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Dig Dis Sci. 2010 Apr;55(4):1079-84. doi: 10.1007/s10620-009-1111-y. Epub 2010 Jan 29.

Adjunctive antibiotic therapy with rifaximin may help reduce Crohn's disease activity.

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  • 1Shafran Gastroenterology Center, 701 West Morse Blvd, Suite A, Winter Park, FL, 32789, USA. IRAnita@aol.com



Enteric bacteria are thought to contribute to the pathogenesis of Crohn's disease, and antibiotics may be an effective therapy. This study examines the efficacy of the nonsystemic (<0.4% absorbed) antibiotic rifaximin for inducing remission in patients with Crohn's disease.


Data from charts of patients with Crohn's disease who received rifaximin between 2001 and 2005 and had a Crohn's disease activity index score > or =220 at the time of rifaximin initiation were analyzed. The use of concomitant medications (e.g., steroids, anti-inflammatory agents) was allowed.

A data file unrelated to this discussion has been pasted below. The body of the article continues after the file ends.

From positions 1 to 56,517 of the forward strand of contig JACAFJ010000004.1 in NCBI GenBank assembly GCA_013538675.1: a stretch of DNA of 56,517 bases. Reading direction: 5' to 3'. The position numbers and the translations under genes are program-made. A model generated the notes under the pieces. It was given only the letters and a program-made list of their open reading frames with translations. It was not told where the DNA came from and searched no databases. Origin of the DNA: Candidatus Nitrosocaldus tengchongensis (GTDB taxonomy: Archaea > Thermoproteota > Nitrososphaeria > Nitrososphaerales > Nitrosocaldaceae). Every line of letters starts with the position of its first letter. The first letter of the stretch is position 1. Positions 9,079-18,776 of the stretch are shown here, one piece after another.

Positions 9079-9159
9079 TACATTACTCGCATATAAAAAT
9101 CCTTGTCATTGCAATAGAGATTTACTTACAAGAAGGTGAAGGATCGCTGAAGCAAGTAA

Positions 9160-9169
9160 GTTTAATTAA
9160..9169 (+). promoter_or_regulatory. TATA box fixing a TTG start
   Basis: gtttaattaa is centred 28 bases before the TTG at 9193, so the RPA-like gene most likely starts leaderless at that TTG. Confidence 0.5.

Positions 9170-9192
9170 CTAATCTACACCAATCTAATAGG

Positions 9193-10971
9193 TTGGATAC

In the 68 patient charts analyzed, the median duration of rifaximin treatment was 16.6 weeks, and the majority of patients (94%) received rifaximin 600 mg/day. Eighteen patients (26%) received rifaximin monotherapy, and 31 patients (46%) received concomitant steroids. The median baseline Crohn's disease activity index score at the time of rifaximin initiation was 265 (range, 220-460), and the mean duration of Crohn's disease was 17 years (range, 1-50 years). Crohn's disease remission occurred in 65% of patients. A 70% remission rate was achieved in patients who did not receive steroids, versus 58% in patients who received steroids. Clinical improvements continued 4 months after rifaximin initiation. Remission was achieved in 67% of patients who received rifaximin monotherapy.


Rifaximin therapy was associated with clinical improvement in patients with Crohn's disease and may be a useful treatment option to consider for inducing and maintaining remission.

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